By 2005 Cumberland County's population was 51.5% non-Hispanic whites. It was 36.7% African-American. 6.4% of the population was Latino. 3.1% of the population reported more than one race. 2.1% of the population was Asian. 1.7% of the population was Native American.

There were 107,358 households out of which 39.40% had children under the age of 18 living with them, 52.90% were married couples living together, 15.50% had a female householder with no husband present, and 27.70% were non-families. 22.40% of all households were made up of individuals and 5.90% had someone living alone who was 65 years of age or older. The average household size was 2.65 and the average family size was 3.11.

In the county, the population was spread out with 27.90% under the age of 18, 13.70% from 18 to 24, 32.90% from 25 to 44, 17.80% from 45 to 64, and 7.70% who were 65 years of age or older. The median age was 30 years. For every 100 females there were 102.30 males. For every 100 females age 18 and over, there were 101.90 males.

The median income for a household in the county was $37,466, and the median income for a family was $41,459. Males had a median income of $28,308 versus $22,379 for females. The per capita income for the county was $17,376. About 10.40% of families and 12.80% of the population were below the poverty line, including 16.80% of those under age 18 and 13.70% of those age 65 or over.

Law and governmentEdit

Cumberland County is a member of the regional Mid-Carolina Council of Governments.

Presidential elections results
Presidential elections results[10]
Year Republican Democratic Third parties
2016 40.2% 51,265 56.2% 71,605 3.6% 4,636
2012 39.7% 50,666 59.4% 75,792 0.9% 1,183
2008 40.9% 52,151 58.6% 74,693 0.6% 731
2004 51.6% 49,139 48.1% 45,788 0.3% 299
2000 49.4% 38,129 50.1% 38,626 0.5% 396
1996 44.8% 29,804 49.3% 32,739 5.9% 3,936
1992 42.1% 27,139 47.0% 30,291 10.9% 7,040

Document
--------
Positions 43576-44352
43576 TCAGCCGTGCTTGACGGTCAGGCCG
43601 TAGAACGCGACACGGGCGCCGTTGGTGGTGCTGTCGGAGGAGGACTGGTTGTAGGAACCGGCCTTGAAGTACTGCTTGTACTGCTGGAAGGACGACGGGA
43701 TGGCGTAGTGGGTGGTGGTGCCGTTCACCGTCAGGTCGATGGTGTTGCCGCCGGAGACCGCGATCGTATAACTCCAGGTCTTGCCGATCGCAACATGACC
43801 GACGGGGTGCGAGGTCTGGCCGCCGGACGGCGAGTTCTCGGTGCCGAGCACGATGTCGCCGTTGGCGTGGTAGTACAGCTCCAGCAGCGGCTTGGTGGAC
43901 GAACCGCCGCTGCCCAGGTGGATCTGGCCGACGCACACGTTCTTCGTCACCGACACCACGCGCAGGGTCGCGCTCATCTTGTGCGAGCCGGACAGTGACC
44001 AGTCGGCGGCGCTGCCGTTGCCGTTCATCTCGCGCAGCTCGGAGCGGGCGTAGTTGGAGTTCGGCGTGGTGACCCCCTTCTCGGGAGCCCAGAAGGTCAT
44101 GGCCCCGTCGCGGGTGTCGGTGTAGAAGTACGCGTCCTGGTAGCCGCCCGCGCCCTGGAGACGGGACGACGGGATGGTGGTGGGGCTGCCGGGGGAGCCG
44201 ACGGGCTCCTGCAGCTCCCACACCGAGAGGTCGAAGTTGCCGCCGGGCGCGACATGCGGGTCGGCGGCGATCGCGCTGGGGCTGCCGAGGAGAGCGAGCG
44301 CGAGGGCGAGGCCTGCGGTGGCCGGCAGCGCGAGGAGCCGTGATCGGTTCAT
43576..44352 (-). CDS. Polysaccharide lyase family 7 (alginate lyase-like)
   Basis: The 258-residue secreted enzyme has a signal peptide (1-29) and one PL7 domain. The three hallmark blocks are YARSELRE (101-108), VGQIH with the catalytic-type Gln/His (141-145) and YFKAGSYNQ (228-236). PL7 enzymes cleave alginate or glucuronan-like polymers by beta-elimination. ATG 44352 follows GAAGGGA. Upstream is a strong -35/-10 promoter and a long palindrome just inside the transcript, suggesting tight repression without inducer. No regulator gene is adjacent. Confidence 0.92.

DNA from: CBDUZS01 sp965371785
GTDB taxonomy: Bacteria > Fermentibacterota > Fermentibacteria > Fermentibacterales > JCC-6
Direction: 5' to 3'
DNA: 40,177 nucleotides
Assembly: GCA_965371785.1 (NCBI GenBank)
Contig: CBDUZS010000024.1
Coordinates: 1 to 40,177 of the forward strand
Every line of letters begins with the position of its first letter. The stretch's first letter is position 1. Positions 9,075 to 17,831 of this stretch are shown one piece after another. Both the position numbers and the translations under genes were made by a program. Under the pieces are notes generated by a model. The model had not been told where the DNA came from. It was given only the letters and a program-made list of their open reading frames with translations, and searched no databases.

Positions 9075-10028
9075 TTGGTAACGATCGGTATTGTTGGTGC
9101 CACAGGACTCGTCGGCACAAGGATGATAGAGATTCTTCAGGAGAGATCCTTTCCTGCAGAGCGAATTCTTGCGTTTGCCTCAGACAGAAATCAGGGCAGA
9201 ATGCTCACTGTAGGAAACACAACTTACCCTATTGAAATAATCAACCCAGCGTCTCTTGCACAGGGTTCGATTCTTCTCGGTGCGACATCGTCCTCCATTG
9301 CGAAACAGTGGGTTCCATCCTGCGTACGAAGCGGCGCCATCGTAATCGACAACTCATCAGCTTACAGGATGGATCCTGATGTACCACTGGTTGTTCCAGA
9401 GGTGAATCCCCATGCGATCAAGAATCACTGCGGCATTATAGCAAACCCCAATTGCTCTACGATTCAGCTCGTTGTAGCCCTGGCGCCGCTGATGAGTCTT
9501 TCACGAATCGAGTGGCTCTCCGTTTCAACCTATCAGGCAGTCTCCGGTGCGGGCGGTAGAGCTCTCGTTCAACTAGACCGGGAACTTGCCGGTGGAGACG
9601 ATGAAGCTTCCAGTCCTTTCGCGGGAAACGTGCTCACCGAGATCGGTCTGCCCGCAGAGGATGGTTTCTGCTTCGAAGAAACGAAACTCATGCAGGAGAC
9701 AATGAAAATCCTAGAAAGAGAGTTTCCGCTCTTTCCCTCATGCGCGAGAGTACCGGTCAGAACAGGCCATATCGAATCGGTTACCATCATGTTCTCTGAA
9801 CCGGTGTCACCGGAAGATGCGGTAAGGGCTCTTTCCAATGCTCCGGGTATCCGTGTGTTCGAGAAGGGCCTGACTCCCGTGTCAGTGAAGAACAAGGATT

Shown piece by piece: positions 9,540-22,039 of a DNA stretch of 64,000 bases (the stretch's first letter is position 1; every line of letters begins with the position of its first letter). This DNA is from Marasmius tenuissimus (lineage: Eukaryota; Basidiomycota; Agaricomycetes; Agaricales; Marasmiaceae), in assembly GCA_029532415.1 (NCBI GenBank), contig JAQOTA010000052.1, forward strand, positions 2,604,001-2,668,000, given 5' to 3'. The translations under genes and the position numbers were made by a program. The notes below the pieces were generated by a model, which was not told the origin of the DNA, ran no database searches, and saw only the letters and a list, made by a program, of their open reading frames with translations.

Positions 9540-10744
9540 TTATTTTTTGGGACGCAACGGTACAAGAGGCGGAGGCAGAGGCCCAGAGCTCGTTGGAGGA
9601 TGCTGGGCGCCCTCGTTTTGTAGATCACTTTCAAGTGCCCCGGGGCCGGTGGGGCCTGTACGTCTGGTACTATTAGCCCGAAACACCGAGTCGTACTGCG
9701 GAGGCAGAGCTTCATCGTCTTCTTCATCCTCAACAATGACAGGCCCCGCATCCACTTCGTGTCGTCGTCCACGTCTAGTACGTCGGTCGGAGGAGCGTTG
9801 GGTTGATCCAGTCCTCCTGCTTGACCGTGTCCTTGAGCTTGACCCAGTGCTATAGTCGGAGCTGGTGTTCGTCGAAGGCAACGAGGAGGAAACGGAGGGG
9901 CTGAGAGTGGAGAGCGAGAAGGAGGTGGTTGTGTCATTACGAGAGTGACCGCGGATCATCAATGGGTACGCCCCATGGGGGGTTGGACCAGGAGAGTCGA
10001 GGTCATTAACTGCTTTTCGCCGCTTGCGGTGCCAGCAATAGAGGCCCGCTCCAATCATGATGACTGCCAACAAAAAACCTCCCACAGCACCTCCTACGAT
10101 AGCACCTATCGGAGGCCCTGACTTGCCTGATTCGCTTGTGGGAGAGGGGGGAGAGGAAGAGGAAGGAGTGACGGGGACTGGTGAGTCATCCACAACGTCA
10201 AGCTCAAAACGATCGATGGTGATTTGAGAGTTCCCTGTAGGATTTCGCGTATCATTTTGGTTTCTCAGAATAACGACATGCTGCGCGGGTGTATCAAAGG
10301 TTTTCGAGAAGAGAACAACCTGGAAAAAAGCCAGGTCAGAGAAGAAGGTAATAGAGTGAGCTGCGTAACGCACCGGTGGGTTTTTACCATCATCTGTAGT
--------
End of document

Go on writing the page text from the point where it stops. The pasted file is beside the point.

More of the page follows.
1988 53.1% 27,057 46.7% 23,789 0.3% 133
1984 58.2% 31,602 41.6% 22,614 0.2% 103
1980 47.6% 21,540 48.8% 22,073 3.6% 1,615
1976 36.8% 14,226 62.8% 24,297 0.4% 160
1972 70.5% 24,376 28.5% 9,853 1.1% 366
1968 32.0% 9,143 34.7% 9,938 33.3% 9,539
1964 39.6% 9,093 60.4% 13,864
1960 41.0% 8,072 59.0% 11,601
1956 43.1% 6,699 57.0% 8,862
1952 45.8% 7,474 54.2% 8,839
1948 19.2% 1,741 55.1% 4,996 25.7% 2,325
1944 23.3% 2,014 76.7% 6,615
1940 15.6% 1,118 84.4% 6,050
1936 13.6% 1,024 86.4% 6,505
1932 15.6% 931 83.8% 5,012 0.7% 40
1928 51.7% 3,534 48.3% 3,297
1924 31.7% 1,372 67.5% 2,923 0.9% 37
1920 37.9% 1,972 62.1% 3,233
1916 38.2% 1,217 61.8% 1,971
1912 8.4% 235 60.1% 1,678 31.5% 880

EducationEdit

Cumberland County is home to Fayetteville State University (an HBCU in the CIAA Conference), Methodist University (a member of the USA South Athletic Conference), and Fayetteville Technical Community College.

The Cumberland County Schools system is the fourth largest public school system in the state of North Carolina. There are 17 high schools in Cumberland County: Cape Fear, Cross Creek Early College, Cumberland International Early College, Douglas Byrd, E.E. Smith, Fuller Performance Learning Center, Gray's Creek, Howard Health and Life Sciences, Jack Britt, Massey Hill Classical, Pine Forest, Reid Ross Classical, Seventy-First, South View, Terry Sanford, Alger B. Wilkins, Ramsey Street, and Westover.